Hungary Summer Camps for Children and Youth


In 2011 the SVDs in Hungary celebrated the 10th anniversary of its mission summer camps. These camps which were started in 2001 have drawn hundreds of young people from across Hungary, both practicing and non-practicing Catholics, even those who are not so familiar with the Christian faith.

The summer camps had a very humble beginning. It started with one single camp, but later on, since more and more young people were interested in participating, it developed into three camps every summer. Each year 300 hundred children and youth attend these camps.

Since the beginning, these camps were called Mission Camps for a couple of reasons. First of all it is a means of mission animation. During the camps the participants are introduced to the mission realities. There are usually presentations on a particular mission country or mission experience given by a missionary. The SVD confreres who are from other countries contribute to the missionary atmosphere of the camps. Through their presence during the camps the participants are introduced to different cultures where the SVD confreres come from through songs, dance and even food.

Secondly, the camps are also aimed at bridging the gaps that exist within the Hungarian society, between the haves and have-nots, between the Hungarian majorities and the gypsy minorities, between those who come from peaceful family back grounds and those who come from broken homes. It is always heart-breaking to witness that although these disparities might be difficult to overcome at the beginning of the camps by the end of the camp differences are pushed to the background so much so that true friendships and mutual acceptance take place as the fruit of these camps.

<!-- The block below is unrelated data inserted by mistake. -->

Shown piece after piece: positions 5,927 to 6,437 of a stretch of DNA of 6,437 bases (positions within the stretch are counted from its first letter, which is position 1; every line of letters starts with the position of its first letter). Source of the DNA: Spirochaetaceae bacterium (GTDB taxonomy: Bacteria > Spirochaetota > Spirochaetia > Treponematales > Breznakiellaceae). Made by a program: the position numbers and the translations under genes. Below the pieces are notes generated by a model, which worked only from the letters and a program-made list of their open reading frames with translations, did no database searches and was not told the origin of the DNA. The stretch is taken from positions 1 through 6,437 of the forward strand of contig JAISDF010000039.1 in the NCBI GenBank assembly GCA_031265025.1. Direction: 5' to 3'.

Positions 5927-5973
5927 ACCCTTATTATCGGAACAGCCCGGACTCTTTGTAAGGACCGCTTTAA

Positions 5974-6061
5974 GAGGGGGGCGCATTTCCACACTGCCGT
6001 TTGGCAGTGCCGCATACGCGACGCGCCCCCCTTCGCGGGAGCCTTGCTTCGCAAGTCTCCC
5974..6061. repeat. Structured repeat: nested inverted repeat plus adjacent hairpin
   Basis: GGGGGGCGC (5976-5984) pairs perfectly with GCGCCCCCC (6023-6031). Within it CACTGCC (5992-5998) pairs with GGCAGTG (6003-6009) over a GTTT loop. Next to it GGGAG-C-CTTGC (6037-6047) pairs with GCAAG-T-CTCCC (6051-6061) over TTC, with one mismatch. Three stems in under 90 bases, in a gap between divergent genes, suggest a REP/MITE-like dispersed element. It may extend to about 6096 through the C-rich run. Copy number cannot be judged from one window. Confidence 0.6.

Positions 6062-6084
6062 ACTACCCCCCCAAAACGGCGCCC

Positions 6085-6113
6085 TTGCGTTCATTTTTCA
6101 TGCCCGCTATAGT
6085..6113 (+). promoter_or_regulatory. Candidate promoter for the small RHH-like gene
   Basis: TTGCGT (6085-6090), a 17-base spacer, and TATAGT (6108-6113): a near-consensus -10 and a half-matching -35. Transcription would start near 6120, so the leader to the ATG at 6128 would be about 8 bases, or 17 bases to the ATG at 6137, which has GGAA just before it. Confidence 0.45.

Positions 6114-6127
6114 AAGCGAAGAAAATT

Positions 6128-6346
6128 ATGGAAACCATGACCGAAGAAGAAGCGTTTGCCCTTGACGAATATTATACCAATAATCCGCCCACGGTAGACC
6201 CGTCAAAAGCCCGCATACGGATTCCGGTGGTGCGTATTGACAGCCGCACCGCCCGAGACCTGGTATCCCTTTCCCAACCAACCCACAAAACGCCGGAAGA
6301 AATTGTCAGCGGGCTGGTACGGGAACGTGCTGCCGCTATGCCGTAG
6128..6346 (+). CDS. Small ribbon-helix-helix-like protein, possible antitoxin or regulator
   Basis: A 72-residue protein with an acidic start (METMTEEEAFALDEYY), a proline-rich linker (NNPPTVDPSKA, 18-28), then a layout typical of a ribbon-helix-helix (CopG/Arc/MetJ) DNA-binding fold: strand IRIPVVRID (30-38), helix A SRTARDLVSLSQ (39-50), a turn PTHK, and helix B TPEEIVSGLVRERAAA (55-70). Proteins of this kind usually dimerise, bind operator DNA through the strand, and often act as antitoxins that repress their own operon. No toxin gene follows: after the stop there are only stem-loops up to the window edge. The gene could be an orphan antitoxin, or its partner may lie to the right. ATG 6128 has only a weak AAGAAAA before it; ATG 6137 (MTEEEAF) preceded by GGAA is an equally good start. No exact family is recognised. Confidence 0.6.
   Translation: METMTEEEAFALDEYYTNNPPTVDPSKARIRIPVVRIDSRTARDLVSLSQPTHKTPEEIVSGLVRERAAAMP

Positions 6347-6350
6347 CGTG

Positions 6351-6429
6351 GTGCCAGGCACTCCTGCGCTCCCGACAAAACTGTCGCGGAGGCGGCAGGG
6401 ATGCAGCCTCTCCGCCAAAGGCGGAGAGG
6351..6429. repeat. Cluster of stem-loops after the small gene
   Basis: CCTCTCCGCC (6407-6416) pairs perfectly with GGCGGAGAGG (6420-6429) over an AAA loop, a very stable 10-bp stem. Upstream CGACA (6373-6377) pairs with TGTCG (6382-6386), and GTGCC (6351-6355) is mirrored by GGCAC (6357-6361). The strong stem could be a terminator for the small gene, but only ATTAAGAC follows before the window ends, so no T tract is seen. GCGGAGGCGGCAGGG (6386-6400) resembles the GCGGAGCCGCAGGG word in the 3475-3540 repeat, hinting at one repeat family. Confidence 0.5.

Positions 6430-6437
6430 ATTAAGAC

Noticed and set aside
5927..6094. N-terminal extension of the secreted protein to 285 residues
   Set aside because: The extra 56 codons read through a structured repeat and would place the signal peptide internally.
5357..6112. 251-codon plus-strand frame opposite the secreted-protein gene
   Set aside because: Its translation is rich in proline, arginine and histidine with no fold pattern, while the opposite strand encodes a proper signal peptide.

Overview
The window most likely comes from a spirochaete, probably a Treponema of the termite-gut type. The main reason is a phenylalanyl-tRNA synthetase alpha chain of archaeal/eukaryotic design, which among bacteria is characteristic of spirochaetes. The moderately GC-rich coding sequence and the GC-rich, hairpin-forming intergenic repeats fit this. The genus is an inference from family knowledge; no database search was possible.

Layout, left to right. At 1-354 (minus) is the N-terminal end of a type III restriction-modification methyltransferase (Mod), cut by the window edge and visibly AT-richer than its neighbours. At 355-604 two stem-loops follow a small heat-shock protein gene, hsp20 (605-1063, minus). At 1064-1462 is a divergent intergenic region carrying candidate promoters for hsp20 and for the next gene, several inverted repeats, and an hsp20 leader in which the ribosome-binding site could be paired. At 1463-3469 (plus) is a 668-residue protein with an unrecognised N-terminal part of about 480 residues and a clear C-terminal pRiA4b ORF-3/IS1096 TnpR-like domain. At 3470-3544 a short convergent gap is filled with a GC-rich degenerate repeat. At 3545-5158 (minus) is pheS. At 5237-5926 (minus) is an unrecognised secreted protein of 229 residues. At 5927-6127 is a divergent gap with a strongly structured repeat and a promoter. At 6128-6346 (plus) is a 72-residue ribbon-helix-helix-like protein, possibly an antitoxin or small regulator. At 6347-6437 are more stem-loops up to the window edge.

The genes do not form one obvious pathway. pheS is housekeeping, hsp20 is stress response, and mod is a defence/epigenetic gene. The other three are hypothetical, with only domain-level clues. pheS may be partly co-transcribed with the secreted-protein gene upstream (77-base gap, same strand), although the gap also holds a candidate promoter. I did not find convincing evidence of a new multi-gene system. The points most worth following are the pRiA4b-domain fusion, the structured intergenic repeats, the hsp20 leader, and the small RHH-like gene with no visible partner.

Thirdly, mission awareness is given to the participants through mission oriented programs such as making handicrafts which will be sold to support a certain mission country or a particular mission project. The participants engage in visiting the nearby nursing homes and giving some faith-related presentations at the city centre.

The fruit of these camps can be seen not only in the growing interest for these camps, but also in those who had come to the previous camps would volunteer to be helpers; and some religious vocations and a couple good marriages have also emerged from these camps.

Fransiskus Magung SVD, Mission Secretary